A coroner has supported the views of a woman who criticised the investigation into her pilot partner's death in a topdressing accident near Rotorua.
Samuel Francis Kershaw died on December 12, 2012, a week before his 27th birthday, when the aerial topdressing plane he was piloting crashed on farmland near Waikite Valley, southwest of Rotorua
However a Civil Aviation Authority investigation into his death did not satisfy his partner April Mainland.
At an inquest in June, Ms Mainland told Coroner Wallace Bain she believed a CAA investigation and final report into Mr Kershaw's death lacked facts and was based on assumptions.
Coroner Bain, who has released his final report into Mr Kershaw's death, noted Ms Mainland concerns.
It was reasonable, as per Ms Mainland's submission, to infer Mr Kershaw could have become distracted and lost control moments before he crashed, looking out for his instructor's plane - which was also in flight - coming up behind him, the report said.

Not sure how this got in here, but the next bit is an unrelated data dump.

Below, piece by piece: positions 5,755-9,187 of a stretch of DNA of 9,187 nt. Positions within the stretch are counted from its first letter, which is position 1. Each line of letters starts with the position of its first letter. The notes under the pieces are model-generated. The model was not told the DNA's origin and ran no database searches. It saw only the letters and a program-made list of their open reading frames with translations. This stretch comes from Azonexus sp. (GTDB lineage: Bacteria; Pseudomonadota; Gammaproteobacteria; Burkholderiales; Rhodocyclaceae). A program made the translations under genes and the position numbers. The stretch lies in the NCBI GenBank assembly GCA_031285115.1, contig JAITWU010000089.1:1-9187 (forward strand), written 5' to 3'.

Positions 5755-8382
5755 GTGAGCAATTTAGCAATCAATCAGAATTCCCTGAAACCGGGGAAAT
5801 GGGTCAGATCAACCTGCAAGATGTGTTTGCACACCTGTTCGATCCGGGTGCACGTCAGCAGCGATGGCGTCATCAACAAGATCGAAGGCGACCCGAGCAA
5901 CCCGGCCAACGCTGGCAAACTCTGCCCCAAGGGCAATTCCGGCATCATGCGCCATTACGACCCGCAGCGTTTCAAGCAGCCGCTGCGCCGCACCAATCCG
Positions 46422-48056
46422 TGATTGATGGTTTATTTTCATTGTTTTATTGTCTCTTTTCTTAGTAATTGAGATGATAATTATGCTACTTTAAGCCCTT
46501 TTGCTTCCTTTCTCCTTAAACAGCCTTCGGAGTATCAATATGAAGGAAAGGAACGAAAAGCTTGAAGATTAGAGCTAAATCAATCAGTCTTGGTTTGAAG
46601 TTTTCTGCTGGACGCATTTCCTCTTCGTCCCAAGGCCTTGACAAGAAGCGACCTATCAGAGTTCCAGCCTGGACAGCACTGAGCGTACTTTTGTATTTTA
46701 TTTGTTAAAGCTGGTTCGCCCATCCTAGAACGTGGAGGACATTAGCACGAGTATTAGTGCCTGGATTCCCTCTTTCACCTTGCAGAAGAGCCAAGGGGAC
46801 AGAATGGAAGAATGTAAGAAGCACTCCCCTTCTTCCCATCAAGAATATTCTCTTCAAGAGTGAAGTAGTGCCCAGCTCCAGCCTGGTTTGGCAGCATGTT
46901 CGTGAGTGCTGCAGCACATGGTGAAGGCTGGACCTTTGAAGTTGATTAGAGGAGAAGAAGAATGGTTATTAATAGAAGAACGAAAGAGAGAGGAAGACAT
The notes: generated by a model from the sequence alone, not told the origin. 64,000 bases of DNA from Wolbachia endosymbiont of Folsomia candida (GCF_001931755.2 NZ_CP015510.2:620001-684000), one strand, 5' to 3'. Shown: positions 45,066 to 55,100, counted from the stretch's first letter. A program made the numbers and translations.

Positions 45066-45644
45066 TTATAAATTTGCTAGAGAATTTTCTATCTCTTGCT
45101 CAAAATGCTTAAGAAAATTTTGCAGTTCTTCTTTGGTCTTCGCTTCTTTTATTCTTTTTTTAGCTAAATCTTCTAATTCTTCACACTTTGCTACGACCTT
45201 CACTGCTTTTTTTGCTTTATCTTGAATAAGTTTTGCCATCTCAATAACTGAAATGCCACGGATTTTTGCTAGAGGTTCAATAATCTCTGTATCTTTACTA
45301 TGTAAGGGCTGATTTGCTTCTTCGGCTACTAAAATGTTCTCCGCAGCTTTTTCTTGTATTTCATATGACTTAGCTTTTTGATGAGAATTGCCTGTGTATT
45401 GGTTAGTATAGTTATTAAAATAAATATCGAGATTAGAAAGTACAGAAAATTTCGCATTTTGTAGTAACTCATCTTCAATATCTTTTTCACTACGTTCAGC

She had made a valid point that when two planes are operating off the same airstrip and where one pilot is more experienced than the other, a standard protocol needed to be practised to avoid accidents, Coroner Bain said.
Ms Mainland had said at the inquest although she had spoken to an accident inspector at the crash site a day after her partner died, she believed she should have been re-interviewed when she was in a better "head space".
In his report, Coroner Bain shared Ms Mainland's concern but noted the CAA had since taken it onboard.
The CAA's submissions found Mr Kershaw's plane stalled during a climb and he was not high enough above the ground to make a recovery.
Coroner Bain found Mr Kershaw died from multiple blunt force trauma as a result of an aviation accident, and no alcohol or drugs were in his system.
He did not make any recommendations.